Tiger doing ‘well,’ headed for new home
Tiger doing ‘well,’ headed for new home
By Derek Spellman
SPRINGFIELD, Mo. — Several days after being removed from a rural Seneca kennel, a malnourished tiger apparently has been faring better in new surroundings.
Sheena has gained a little bit of weight and has been cleaned up. She also appeared to delight Monday morning in digging through cereal boxes containing meatballs at the Dickerson Park Zoo in Springfield.
“She’s doing very well,” said Erica Wilson, the zoo veterinarian. “She’s a sweetie.”
Last week, authorities removed Sheena from the care of Margaret “Jewel” Bond, the operator of J.B.’s Precious Puppies, along with 208 dogs and a cat after reports of unsanitary conditions and neglect. Bond now faces two charges of misdemeanor animal abuse, one of which stems from her alleged neglect of the tiger. Bond has denied the allegations.
The U.S. Department of Agriculture requires a permit for anyone or any institution exhibiting exotic animals to the public, such as a circus or zoo, or for anyone who is going to breed and sell animals such as tigers, according to the agency.
But for the average private individual looking to keep a tiger as pet, there is little in the way of regulation in Missouri.
Organizations and zoos have warned that the state has become a haven for the sale, and possibly ownership, of exotic animals because of its loose restrictions. They also have warned that such animals don’t make good pets.
Meanwhile, a Missouri lawmaker this year has renewed efforts to pass legislation that would impose regulations for individuals who own large carnivores.
“We really have a reputation of having lax animal-welfare laws,” said Julie Leicht, executive director of the Missouri Alliance for Animal Legislation, a nonprofit organization that promotes animal welfare.
The lone regulation now in place in Missouri is “a vague and unenforced statute” that requires people who keep tigers as pets only to notify local law enforcement that they do, said John Coffman, the legislative director for the alliance.
The statute does not specify when the owner must notify law enforcement or even how, and most people and law-enforcement agencies are unaware of the regulation, he said.
Missouri has “long been a hub of commercial activity” on exotic animals, Coffman said, partly because of its lax laws.
With no tracking system in place, there are no estimates as to how many tigers might be in private hands in the state.
Nationwide, estimates have ranged from 5,000 to 10,000 tigers that are kept as private pets, according to R. Eric Miller, senior vice president of zoological operations at the St. Louis Zoo. Miller has testified before state lawmakers about legislation now making its way through the House.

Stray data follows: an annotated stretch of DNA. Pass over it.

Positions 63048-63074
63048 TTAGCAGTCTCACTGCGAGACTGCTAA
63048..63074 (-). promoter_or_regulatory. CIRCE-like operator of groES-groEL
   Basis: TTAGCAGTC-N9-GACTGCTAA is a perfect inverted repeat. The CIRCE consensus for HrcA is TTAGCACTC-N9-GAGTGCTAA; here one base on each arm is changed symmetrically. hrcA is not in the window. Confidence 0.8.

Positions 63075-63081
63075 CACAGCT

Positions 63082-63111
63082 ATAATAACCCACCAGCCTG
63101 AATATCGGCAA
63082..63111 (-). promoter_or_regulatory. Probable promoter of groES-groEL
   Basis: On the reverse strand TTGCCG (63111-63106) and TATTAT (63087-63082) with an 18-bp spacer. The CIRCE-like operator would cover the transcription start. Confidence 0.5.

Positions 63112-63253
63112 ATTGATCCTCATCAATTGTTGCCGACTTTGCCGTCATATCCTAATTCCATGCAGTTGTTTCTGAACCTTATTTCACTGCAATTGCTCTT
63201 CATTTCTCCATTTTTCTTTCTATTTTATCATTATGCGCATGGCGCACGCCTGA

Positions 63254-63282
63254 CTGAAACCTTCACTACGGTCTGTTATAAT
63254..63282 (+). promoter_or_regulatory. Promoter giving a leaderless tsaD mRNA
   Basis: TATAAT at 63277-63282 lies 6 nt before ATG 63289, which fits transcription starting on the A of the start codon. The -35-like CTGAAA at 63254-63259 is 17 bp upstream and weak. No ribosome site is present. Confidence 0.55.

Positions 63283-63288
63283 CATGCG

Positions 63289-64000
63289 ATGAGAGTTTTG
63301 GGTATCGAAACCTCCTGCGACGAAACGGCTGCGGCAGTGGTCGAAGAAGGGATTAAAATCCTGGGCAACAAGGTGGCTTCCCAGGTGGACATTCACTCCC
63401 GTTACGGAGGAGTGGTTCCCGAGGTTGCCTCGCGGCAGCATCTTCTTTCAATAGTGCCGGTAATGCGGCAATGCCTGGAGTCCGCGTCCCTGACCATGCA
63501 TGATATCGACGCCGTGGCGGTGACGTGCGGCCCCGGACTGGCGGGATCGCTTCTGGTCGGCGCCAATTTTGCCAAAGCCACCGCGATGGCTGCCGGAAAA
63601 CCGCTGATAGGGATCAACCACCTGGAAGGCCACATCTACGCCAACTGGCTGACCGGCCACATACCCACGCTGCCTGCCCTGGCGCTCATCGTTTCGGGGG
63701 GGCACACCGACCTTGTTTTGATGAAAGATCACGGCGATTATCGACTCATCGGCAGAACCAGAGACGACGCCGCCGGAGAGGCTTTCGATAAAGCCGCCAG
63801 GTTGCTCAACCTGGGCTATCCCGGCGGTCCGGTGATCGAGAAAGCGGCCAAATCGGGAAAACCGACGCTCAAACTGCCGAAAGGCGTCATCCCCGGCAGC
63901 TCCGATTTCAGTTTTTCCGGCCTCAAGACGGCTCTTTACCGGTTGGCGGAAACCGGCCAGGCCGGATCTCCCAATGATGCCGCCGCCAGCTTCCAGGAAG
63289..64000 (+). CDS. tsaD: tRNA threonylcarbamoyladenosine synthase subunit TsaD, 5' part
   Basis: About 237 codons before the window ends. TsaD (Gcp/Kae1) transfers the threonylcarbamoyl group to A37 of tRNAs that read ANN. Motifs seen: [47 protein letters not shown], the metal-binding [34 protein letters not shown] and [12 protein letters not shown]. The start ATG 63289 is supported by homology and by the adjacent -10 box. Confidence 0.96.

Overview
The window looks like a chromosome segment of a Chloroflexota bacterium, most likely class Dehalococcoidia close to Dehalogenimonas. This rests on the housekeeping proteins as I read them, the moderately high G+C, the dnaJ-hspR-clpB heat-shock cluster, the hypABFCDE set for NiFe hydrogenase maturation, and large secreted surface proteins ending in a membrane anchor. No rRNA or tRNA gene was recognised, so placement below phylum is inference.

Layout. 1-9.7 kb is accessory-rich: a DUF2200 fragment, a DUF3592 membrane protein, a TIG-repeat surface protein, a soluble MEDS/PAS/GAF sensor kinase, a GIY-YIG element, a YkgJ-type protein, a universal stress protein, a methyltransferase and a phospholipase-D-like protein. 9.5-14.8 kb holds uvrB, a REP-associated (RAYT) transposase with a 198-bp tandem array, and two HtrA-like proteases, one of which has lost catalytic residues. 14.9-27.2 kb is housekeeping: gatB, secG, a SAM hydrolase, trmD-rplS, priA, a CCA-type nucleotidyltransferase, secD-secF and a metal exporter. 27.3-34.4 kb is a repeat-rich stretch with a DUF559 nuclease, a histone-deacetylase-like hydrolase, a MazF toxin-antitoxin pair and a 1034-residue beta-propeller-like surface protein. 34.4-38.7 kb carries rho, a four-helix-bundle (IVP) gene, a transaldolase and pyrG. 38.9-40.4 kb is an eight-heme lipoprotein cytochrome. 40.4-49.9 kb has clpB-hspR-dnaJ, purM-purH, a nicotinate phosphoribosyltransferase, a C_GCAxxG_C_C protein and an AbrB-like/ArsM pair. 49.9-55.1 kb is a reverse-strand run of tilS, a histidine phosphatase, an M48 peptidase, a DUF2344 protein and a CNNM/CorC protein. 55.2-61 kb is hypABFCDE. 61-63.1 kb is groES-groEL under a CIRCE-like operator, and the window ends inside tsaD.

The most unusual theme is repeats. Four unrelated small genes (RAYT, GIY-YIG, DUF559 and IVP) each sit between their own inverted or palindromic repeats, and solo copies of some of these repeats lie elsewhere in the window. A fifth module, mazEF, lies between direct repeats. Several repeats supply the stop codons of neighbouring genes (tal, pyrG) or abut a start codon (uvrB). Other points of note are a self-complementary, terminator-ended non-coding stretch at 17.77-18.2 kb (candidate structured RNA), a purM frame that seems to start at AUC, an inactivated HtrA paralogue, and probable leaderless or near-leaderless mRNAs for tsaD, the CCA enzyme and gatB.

By contrast, there are fewer than 400 tigers in American zoos, Miller said.
Mike Crocker, superintendent of the Dickerson Park Zoo, speculated that people might purchase wild animals such as tigers for “a whole range of” reasons.
Asked whether those people are able to effectively care for the animals, he replied, “Probably a majority of them are not.”
The Dickerson Park Zoo, for example, has two Malayan tigers in a building with four to five indoor and outdoor stalls, along with an outdoor space that is between 60 and 80 feet deep and about 200 feet wide, Crocker said. The zoo feeds the tigers a commercially prepared beef product, sometimes along with fish. The cost runs about $1.14 per pound, and a large tiger can require between 10 and 12 pounds of the product per day.
Sheena, by contrast, was housed at the Seneca operation in an indoor and outdoor cage area that measured about 20 feet by 20 feet, according to Wilson, the zoo’s veterinarian. She was on hand when authorities removed Sheena last week.
Bond, the owner, told the Globe on Monday that she fed Sheena frozen chickens and cat food. She said she fed the tiger all she could eat, but that the tiger always was on the slim side.
“I loved the tiger dearly,” she said.
Rep. Mike Sutherland, R-Warrenton, has introduced a bill containing more restrictions for tiger owners such as Bond. The bill contains an array of measures designed to ensure that large carnivores, including those kept as personal pets, are registered, cared for and properly maintained.
Missouri’s eight adjoining states have passed similar legislation or legislation that bans private ownership outright.
The Humane Society of the United States “strongly opposes keeping wild animals as pets,” according to the organization.
“There’s a reason why they are called a wild animal,” Wilson said.
What’s next for Sheena?
Sheena is to be transported from the Dickerson Park Zoo on Wednesday to the care of the National Tiger Sanctuary near Bloomsdale, Mo.